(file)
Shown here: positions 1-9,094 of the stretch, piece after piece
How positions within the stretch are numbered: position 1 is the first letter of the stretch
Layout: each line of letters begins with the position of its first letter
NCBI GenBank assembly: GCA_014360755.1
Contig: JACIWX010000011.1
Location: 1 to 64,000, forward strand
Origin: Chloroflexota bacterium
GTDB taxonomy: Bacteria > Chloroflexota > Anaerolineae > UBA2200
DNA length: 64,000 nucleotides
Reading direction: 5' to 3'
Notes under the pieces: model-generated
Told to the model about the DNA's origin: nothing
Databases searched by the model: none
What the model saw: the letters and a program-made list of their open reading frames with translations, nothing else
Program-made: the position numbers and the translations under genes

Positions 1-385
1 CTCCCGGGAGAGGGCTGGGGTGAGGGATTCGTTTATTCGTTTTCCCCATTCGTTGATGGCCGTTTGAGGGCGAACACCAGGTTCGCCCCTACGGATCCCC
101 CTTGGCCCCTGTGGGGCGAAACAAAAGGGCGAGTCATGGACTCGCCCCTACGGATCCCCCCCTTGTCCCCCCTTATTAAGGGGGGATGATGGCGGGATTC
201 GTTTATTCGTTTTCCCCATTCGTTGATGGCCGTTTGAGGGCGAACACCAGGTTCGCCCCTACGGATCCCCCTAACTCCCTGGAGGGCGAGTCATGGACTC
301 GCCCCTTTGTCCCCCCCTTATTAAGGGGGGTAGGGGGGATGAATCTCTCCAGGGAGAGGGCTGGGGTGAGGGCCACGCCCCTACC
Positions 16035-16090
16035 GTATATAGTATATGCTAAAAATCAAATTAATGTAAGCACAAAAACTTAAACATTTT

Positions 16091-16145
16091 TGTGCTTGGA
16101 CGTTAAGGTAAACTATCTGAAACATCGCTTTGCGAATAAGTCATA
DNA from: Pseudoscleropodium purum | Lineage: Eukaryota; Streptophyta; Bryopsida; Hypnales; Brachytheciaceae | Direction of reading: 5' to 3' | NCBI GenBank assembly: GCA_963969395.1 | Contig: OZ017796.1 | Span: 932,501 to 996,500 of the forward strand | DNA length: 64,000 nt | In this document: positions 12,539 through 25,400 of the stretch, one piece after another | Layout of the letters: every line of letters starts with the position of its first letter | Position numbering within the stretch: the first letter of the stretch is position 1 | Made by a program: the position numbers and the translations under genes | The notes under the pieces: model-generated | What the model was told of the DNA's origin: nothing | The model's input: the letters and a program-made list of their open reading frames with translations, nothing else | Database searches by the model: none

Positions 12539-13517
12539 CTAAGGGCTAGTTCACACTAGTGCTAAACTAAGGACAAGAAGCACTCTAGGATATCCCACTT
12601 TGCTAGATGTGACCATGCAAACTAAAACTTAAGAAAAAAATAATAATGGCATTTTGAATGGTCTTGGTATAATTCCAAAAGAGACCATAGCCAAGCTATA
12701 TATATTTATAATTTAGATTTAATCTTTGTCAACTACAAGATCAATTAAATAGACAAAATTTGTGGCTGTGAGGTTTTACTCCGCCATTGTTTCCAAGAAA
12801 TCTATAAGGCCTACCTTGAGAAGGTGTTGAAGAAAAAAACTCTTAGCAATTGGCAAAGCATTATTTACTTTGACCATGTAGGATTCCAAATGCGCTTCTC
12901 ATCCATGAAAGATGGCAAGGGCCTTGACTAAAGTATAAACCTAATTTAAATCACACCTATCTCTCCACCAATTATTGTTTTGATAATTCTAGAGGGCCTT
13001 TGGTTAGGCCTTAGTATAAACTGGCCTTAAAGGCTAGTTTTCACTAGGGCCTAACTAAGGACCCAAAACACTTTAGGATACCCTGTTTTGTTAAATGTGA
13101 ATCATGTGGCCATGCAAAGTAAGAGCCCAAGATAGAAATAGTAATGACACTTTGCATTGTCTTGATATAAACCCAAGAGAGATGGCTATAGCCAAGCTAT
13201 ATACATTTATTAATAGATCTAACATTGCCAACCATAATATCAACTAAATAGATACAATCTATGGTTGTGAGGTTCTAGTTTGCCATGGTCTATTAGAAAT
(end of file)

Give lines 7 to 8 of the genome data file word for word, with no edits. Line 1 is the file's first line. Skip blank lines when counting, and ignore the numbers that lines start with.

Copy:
Origin: Chloroflexota bacterium
GTDB taxonomy: Bacteria > Chloroflexota > Anaerolineae > UBA2200